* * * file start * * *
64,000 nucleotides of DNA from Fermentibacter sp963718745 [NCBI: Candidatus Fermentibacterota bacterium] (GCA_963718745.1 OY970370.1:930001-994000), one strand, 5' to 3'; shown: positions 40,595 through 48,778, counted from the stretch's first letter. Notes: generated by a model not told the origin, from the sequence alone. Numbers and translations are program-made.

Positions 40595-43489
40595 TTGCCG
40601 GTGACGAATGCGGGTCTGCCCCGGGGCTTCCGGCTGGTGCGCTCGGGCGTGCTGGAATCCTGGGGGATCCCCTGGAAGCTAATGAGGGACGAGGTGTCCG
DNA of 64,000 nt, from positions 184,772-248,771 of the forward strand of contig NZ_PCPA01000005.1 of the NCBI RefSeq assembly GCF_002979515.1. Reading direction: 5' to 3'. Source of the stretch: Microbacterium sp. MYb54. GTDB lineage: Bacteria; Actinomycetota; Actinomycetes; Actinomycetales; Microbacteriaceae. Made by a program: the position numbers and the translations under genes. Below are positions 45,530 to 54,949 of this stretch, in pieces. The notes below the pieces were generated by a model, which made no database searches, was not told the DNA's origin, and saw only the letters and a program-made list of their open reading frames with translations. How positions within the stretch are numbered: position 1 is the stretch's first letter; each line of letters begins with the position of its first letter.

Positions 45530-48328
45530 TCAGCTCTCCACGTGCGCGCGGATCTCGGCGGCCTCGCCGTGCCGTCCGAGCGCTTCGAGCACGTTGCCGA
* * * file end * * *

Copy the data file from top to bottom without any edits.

64,000 nucleotides of DNA from Fermentibacter sp963718745 [NCBI: Candidatus Fermentibacterota bacterium] (GCA_963718745.1 OY970370.1:930001-994000), one strand, 5' to 3'; shown: positions 40,595 through 48,778, counted from the stretch's first letter. Notes: generated by a model not told the origin, from the sequence alone. Numbers and translations are program-made.

Positions 40595-43489
40595 TTGCCG
40601 GTGACGAATGCGGGTCTGCCCCGGGGCTTCCGGCTGGTGCGCTCGGGCGTGCTGGAATCCTGGGGGATCCCCTGGAAGCTAATGAGGGACGAGGTGTCCG
DNA of 64,000 nt, from positions 184,772-248,771 of the forward strand of contig NZ_PCPA01000005.1 of the NCBI RefSeq assembly GCF_002979515.1. Reading direction: 5' to 3'. Source of the stretch: Microbacterium sp. MYb54. GTDB lineage: Bacteria; Actinomycetota; Actinomycetes; Actinomycetales; Microbacteriaceae. Made by a program: the position numbers and the translations under genes. Below are positions 45,530 to 54,949 of this stretch, in pieces. The notes below the pieces were generated by a model, which made no database searches, was not told the DNA's origin, and saw only the letters and a program-made list of their open reading frames with translations. How positions within the stretch are numbered: position 1 is the stretch's first letter; each line of letters begins with the position of its first letter.

Positions 45530-48328
45530 TCAGCTCTCCACGTGCGCGCGGATCTCGGCGGCCTCGCCGTGCCGTCCGAGCGCTTCGAGCACGTTGCCGA